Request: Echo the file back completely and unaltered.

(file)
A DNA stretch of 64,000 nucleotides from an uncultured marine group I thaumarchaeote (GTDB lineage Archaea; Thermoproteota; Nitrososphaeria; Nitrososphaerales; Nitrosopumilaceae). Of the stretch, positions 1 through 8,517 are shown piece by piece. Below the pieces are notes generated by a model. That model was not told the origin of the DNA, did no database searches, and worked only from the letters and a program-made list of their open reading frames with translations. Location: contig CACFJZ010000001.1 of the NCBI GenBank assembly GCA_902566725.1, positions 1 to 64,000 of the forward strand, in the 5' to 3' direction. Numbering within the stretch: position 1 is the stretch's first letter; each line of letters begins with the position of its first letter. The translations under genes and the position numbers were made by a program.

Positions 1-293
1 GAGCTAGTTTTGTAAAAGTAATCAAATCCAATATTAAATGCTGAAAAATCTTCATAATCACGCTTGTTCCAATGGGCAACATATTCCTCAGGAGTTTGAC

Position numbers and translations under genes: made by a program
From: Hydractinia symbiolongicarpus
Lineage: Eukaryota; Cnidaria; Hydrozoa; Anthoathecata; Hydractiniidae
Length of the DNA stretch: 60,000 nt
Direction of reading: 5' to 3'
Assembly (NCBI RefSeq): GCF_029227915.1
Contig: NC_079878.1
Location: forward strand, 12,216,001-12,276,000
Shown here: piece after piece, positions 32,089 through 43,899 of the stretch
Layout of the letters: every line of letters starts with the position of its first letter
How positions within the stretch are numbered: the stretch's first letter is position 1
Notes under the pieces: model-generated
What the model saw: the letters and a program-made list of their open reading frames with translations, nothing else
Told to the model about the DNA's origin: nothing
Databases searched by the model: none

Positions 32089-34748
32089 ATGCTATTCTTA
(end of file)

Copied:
A DNA stretch of 64,000 nucleotides from an uncultured marine group I thaumarchaeote (GTDB lineage Archaea; Thermoproteota; Nitrososphaeria; Nitrososphaerales; Nitrosopumilaceae). Of the stretch, positions 1 through 8,517 are shown piece by piece. Below the pieces are notes generated by a model. That model was not told the origin of the DNA, did no database searches, and worked only from the letters and a program-made list of their open reading frames with translations. Location: contig CACFJZ010000001.1 of the NCBI GenBank assembly GCA_902566725.1, positions 1 to 64,000 of the forward strand, in the 5' to 3' direction. Numbering within the stretch: position 1 is the stretch's first letter; each line of letters begins with the position of its first letter. The translations under genes and the position numbers were made by a program.

Positions 1-293
1 GAGCTAGTTTTGTAAAAGTAATCAAATCCAATATTAAATGCTGAAAAATCTTCATAATCACGCTTGTTCCAATGGGCAACATATTCCTCAGGAGTTTGAC

Position numbers and translations under genes: made by a program
From: Hydractinia symbiolongicarpus
Lineage: Eukaryota; Cnidaria; Hydrozoa; Anthoathecata; Hydractiniidae
Length of the DNA stretch: 60,000 nt
Direction of reading: 5' to 3'
Assembly (NCBI RefSeq): GCF_029227915.1
Contig: NC_079878.1
Location: forward strand, 12,216,001-12,276,000
Shown here: piece after piece, positions 32,089 through 43,899 of the stretch
Layout of the letters: every line of letters starts with the position of its first letter
How positions within the stretch are numbered: the stretch's first letter is position 1
Notes under the pieces: model-generated
What the model saw: the letters and a program-made list of their open reading frames with translations, nothing else
Told to the model about the DNA's origin: nothing
Databases searched by the model: none

Positions 32089-34748
32089 ATGCTATTCTTA